Talk against global warming? Nah, can't have it
Skepticism of man-made climate change and its causes won't be taught in Portland, Oregon's schools – causing some observers to say it's "anti-education" to deliberately block debate on the issue.
In the midst of their current crisis, a U.S.-born Israeli author and former politician thinks the people of Israel are turning back to God.
On January 22, Israelis will go to the polls to elect the 19th Knesset, which promises to be much more conservative body than the current legislature. The continued threat from Iran and other Islamic states that have grown increasingly hostile toward the Jewish state precipitated the move to the right.
David Rubin is the former mayor of the Israeli town of Shiloh and author of The Islamic Tsunami: Israel and America in the Age of Obama. He says the Israeli people are also moving back toward the God of Israel.
"We are slowly rediscovering the whole concept of the chosen people, the chosen nation -- that we're supposed to be a light unto the nations," Rubin accounts. "The return of a people to its land after 2,000 years of dispersion, of exile from their land is not a coincidence of nature."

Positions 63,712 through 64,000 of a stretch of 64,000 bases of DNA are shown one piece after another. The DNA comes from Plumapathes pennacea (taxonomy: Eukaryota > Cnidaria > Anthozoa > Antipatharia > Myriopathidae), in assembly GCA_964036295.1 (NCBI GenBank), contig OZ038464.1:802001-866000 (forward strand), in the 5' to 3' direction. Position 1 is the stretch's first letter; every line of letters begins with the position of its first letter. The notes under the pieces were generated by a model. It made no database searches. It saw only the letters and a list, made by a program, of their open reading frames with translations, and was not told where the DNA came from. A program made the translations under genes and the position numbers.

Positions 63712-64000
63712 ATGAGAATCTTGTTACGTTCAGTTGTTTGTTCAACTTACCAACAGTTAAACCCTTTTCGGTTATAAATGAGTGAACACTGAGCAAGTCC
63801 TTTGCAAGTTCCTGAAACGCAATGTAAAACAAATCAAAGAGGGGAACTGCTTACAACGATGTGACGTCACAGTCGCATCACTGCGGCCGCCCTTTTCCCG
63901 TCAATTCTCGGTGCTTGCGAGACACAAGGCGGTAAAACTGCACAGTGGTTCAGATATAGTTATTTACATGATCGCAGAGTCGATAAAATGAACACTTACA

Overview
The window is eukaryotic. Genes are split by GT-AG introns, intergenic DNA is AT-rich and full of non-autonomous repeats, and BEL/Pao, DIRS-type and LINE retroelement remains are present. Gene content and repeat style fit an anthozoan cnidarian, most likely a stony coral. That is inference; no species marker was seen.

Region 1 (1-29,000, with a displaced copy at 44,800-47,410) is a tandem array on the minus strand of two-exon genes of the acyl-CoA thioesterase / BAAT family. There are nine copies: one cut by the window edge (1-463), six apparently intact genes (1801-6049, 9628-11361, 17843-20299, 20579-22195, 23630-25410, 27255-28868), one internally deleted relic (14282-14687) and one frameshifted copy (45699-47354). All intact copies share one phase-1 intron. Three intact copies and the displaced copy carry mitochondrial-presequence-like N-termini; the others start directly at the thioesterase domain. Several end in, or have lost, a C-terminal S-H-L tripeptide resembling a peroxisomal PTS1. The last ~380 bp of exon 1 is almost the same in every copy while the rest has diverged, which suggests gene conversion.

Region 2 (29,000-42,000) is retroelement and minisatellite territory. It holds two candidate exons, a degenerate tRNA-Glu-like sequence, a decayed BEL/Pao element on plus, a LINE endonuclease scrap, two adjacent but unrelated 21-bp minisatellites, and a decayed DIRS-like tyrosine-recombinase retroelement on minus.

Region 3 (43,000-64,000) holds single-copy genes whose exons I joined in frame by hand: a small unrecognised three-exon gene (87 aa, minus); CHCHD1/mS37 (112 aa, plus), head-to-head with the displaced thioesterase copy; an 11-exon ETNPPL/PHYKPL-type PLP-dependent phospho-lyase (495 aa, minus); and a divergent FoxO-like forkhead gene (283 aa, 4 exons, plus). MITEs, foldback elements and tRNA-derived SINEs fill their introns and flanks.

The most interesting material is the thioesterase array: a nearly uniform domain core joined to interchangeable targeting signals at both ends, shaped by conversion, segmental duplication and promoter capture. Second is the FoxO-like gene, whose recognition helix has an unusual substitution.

And Rubin believes the United States has had a role in Israel's return to its rightful place among the nations.
"If America loses that connection with Israel, then I think that America is going to be going downhill," the author warns. "And it's going to continue this downhill trend that the re-election of [President Barack] Obama is just a symptom of."
He adds that the right-of-center parties expected to win next year's elections are more respectful of Jewish traditions.
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